Emotionally, it was draining.

Physically, it was tiring.

Finanially, keeping up all our therapies, was hard work.

So, I calapsed under the weight. This was almost 18 months ago now. And I think, now I am beginning to climb out of that hole.

I am doing this by trying to see that what I am doing is enough. This is hard. I am currently tearing up writing these words, and the pause, before I did was loooooong!

I am trying to breathe. To stay calm. To be content.

Living within the world of an Autism Spectrum Disorder can be isolating and demanding. To survive, I think you need to be confident that you are doing your best, that you love your child and that it is enough. With an ASD, as with  many other developmental diagnosis’s, it is difficult to fight your way through the mountain of information around what you should be doing. Sometimes it is easy to believe that you are a ‘bad’ parent for not allowing you child to participate in a certain therapy, or for not going down some other alternative path.

I am trying to listen to all those well meaning people in my life telling me how wonderful my children are, how well they are doing. I need this ego boost right now. I need to feel confident once again in my parenting. It’s a slow journey, one perhaps without any definitive ending, but I am going forward. Just keep swimming!

Our R has now been diagnosed for two weeks, at 4 years and 8 months. And it has been such a relief. I WAS RIGHT. I wanted to shout it from the roof tops, but I settled for posting it on Facebook! And with his official diagnosis, we can again move forward. We can access help, funding, support and therapy. And that is what is best for R. Already he is improving, so amazing.

And you know what? I think I am ok, too.

here’s to contentment

x Sarah



I have recently been re-inspired by a blog I follow called nesting place, check it out. The nester, as she calls herself, wrote on finding the purpose of your home in her 31 Day series called Home. On Purpose. She did this by asking her readers to think of the words and phrases that your home should conjure up. Most people said things like comfortable, fun, to be yourself, to not be perfect and so on. My word is calm.

My world is busy and full and I want to be able to come home and calmly complete my chores and then relax and be calm. I want my children to have a ‘safe harbour’ away from the full on demands of school, sport and therapy.

So, I am trying to make my house feel more calm. I plan to do this by removing all furniture and objects that are excessive. Do we really need so many colouring in books, toys, clothes and glassware? I hope not!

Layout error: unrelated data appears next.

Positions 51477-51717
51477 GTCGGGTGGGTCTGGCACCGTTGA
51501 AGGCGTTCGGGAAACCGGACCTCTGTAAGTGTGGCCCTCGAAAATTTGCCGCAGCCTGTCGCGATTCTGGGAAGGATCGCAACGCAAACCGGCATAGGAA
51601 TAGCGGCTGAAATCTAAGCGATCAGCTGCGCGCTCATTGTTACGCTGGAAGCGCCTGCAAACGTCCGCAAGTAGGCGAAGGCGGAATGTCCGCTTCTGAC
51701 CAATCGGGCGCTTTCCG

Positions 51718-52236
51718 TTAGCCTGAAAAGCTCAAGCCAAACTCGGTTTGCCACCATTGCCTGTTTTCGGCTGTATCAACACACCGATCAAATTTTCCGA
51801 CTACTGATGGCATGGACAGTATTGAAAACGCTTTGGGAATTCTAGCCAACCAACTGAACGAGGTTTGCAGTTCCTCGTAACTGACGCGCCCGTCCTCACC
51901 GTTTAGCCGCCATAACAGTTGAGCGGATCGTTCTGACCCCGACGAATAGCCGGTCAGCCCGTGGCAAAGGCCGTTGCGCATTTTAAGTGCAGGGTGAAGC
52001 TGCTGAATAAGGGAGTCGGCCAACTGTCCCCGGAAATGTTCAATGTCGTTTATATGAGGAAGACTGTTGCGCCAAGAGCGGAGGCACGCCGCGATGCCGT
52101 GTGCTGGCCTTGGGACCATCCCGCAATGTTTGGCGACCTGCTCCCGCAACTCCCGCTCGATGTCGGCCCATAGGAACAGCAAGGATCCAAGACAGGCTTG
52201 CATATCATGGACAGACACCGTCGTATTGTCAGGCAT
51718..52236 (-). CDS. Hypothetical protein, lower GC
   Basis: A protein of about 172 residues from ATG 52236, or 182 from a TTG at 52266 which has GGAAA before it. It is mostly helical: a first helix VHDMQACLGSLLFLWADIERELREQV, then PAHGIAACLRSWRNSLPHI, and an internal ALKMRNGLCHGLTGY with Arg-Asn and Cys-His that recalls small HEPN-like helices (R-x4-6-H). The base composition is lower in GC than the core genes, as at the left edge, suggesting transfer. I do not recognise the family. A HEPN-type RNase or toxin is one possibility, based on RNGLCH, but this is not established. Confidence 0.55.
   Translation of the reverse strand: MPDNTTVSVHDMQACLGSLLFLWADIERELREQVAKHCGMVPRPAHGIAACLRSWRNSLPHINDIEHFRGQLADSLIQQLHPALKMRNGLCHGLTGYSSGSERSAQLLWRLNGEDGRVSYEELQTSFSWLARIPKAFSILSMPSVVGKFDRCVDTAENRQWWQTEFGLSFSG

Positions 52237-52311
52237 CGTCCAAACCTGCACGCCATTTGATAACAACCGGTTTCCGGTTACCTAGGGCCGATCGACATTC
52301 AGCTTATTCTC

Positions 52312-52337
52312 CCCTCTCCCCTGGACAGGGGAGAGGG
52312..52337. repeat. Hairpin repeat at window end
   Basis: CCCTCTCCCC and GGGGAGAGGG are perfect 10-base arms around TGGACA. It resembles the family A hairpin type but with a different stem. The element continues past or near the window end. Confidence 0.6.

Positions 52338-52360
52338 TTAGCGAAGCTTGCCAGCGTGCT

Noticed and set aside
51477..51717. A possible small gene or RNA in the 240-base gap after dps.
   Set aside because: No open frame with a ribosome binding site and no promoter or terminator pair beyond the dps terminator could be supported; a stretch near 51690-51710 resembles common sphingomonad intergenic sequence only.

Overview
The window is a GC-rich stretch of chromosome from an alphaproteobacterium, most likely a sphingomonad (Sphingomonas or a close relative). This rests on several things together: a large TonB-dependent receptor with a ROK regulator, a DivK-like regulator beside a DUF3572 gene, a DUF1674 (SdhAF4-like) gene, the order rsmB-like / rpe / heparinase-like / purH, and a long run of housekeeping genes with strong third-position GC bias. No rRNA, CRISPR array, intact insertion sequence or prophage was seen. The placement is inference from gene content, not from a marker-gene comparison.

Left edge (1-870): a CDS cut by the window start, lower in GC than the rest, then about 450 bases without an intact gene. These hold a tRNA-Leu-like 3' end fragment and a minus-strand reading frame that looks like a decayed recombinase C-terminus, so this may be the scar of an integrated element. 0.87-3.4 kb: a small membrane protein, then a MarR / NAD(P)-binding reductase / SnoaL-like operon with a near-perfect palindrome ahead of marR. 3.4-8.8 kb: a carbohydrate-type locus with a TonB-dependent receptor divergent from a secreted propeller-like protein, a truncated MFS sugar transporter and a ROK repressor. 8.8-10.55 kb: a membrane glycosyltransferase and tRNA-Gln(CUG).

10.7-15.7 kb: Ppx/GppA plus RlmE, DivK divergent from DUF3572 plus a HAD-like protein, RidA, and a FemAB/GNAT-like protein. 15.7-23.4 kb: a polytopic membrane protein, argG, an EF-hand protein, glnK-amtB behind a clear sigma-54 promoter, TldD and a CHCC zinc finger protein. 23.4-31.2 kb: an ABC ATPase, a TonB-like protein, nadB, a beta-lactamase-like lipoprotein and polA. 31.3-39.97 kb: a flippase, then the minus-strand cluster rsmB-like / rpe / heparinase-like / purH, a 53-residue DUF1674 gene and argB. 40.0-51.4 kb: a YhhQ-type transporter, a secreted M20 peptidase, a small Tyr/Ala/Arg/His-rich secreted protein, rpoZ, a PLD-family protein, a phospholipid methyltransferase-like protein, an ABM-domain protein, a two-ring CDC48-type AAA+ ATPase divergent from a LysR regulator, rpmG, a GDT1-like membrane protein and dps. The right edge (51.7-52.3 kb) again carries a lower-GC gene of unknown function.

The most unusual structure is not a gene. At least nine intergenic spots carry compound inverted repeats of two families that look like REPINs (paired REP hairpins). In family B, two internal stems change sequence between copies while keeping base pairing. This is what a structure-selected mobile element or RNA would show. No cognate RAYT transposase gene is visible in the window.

My husband and I are currently moving (very slowly) through our house and repainting everything. And I mean everything!

I have long dreamed of living in a home that is all white: ceiling, floor, walls, trim, furniture, textiles, everything! Follow me on Pinterest and you will see. But due to our current circumstanses (which I will share in due time), this cannot be done now. This meant that I fell into the trap of thinking, “oh well, I’ll do it in the next house”. Do not full into this trap! Our next house is likely to be much the same just further along in time and somewhere else. And really, why wait? The waiting and frustration of not trying to make our home feel like me has been debilitating. I find it depressing to look around my home and not see any evidence of me. So, no more, my friends! I have made the decision to change and to act now!



The colour white has always equalled a state of clam in my mind. White implies a cleanness and an emptyness that at the moment is lacking in my house. The white of choice is Dulux Vivid White Wash & Wear Semi-Gloss Eco Choice. It is their base white, and it makes me very happy. For much of  today I painted things white. As I push a roller or stroke the paintbrush along, I can feel the tension drain out of my body. My breathing deepens and my head clears. Maybe it’s the fumes, I don’t know. I think the actions of painting is repetitive and any action that is repetitive is calming for me. Plus the bonus of turning a dark, grotty room or bringing an old cupboard back to life, into something that is clean and bright is amazing. I love it! Notice the very yellowed cream of the existing walls in comparison to the bookcase in front. How bright is our new white!